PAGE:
The typical aroma of strawberries comes not from just one or a few impactful aroma compounds, but from numerous volatiles present at certain concentrations and from the particular balance between them. Thus, strawberry aroma is the result of the combined perception of many aromatic constituents [21]. The volatile profile of strawberries was in line with recent research [41,42,43]. As reported by other authors, there are considerable differences in the volatility of different varieties of strawberry [43]. The ‘Clery’ variety selected for this study is highly valued for its flavour, which is similar to the ‘Gariguette’ variety, included in the study by Labmert et al. [41]. It is important to emphasize that aroma does not necessarily depend on the quantitative concentration of a volatile compound. Compounds that have highly significant concentrations may have no significance for aroma, and conversely, compounds that are only present in trace amounts may be the key components in the overall aroma profile [41]. On the other hand, it is necessary to understand that the concentration of certain flavours is an important factor in achieving flavour consistency and that a small change in concentration could alter certain flavour types [44]. The aldehyde (E)-2-hexen-1-al was the most abundant individual volatile compound in the strawberries. Hexanal and (E)-2-hexen-1-al are described as less pleasant green, leafy and grassy sensory notes typical of unripe fruits. They are present in higher concentrations in green fruits and decrease during ripening [45]. In this study, we recorded a significant influence of fertilisation on the content of hexanal and (E)-2-hexen-1-al. Many studies have demonstrated that aldehyde concentrations increased with increased N and Ca fertilisation [46]. Our results were also in agreement with Ojeda-Real et al. [3], who demonstrated higher hexanal and (E)-2-hexen-1-al content in strawberries fertilised with N in their research. The authors explained that the increase in the unpleasant aroma compound is due to a delay in maturation. However, in our case, we sampled only fully mature red fruits, and the aldehyde content did not decrease with maturation. Fertilisation could have affected enzyme lipoxygenase (LOX) activity or caused a change in the content of linoleic acid—hexanal precursor via the LOX pathway [47]. Fertilisation had a positive impact on aroma due to increased content of esters, which contribute to a pleasant aroma profile. Although over 360 compounds have been identified in the aroma of strawberries, primarily methyl and ethyl esters appear to contribute most to a pleasant strawberry aroma [48]. The increase in both aldehyde and ester content could be explained by the fact that aldehydes are derived directly from the lipoxygenase pathway (LOX)-derived fatty acids as mentioned above, and further serve as precursors in the formation of esters [44]. Ketone 2-heptanone, with its intense fruity and flowery flavour, has an important impact on strawberry aroma [41]. It is widely used as a fragrance in cosmetics and as a flavouring agent in foodstuffs. Ketone content is very important and contributes to the acceptance and likeability of certain strawberry cultivars. The chemical class of terpenes and alcohols in strawberries has been of particular interest, since these compounds, like ketones, provide the fruity and flowery fragrance [41] and are also known to exert biological activity against fungal and bacterial microorganisms [44]. Terpenoids, especially geraniol, α-terpineol and nerolidol, are responsible for the floral aroma and flavour of strawberries [49]. Nitrogen-fertilised fruits contained lower amounts of pleasant aromas (geraniol and α-terpineol) and consequently had a less pleasant flavour. It is possible that this might be one of the reasons why plants fertilised with N are more susceptible to infections [50]. In addition, calcium-treated fruits contained significantly higher amounts of these important terpenoids in comparison to nitrogen-fertilised plants. Moreover, a recent study has shown that terpenoids such as nerolidol have health benefits in terms of anti-inflammatory, antioxidant, antinociceptive, anticancer and anti-obesity properties [51,52]. Therefore, improving the natural aroma of food is also very important in relation to health benefits for consumers.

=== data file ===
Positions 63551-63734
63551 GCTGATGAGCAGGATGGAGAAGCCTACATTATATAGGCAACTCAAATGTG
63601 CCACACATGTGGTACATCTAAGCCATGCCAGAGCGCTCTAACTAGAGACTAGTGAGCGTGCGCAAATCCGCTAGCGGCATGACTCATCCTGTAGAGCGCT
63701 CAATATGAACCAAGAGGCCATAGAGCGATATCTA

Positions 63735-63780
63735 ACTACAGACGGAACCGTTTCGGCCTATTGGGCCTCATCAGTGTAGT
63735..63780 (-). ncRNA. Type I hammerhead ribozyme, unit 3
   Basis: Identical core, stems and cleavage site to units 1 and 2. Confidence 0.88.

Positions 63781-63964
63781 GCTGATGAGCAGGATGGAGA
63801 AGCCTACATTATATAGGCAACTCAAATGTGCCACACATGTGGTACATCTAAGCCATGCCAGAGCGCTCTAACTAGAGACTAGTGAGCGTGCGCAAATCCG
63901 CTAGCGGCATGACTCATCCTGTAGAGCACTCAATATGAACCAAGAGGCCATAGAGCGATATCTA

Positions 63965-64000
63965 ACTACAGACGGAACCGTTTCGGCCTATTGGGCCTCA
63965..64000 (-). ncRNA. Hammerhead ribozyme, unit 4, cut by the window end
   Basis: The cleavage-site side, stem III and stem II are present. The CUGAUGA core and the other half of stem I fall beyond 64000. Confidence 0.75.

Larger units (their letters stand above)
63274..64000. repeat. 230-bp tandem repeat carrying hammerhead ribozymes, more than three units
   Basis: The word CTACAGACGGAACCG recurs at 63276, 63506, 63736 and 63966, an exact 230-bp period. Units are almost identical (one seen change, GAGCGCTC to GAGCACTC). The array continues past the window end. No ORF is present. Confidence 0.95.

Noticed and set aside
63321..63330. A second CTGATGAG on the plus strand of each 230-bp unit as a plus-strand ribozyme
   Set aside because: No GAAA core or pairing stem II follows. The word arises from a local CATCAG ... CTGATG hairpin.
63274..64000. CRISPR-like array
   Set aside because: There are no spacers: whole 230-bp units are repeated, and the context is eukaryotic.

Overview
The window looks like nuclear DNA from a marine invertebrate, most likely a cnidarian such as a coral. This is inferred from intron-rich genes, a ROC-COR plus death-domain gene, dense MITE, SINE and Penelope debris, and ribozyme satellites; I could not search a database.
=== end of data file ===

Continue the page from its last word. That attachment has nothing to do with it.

5. Conclusions

Strawberry producers, like other farmers, strive for a high yield and aim to offer high quality fruit to the market. Our findings show that fertilisation with N can significantly increase strawberry yield when applied in the required doses within a month before harvesting. Plants produce more fruit but the quality of fertilised fruit is affected. Fertilisation with nitrogen and bolt calcium significantly increased the content of both analysed aldehydes and changed the strawberry aroma by adding leafy notes. Fertilisation also had a negative impact on the desired fruity volatiles nerolidol and α-terpineol. On the other hand, nano-Ca fertilisation especially improved the content of fruity esters and increase the content of important phenolic compounds. In general, these results show that fertilisation with nitrogen increases yield, but can result in fruits with a leafy green flavour, less flowery and fruity notes, and consequently lower fruit aroma quality compared to the non-fertilised control or nano-fertilised strawberries.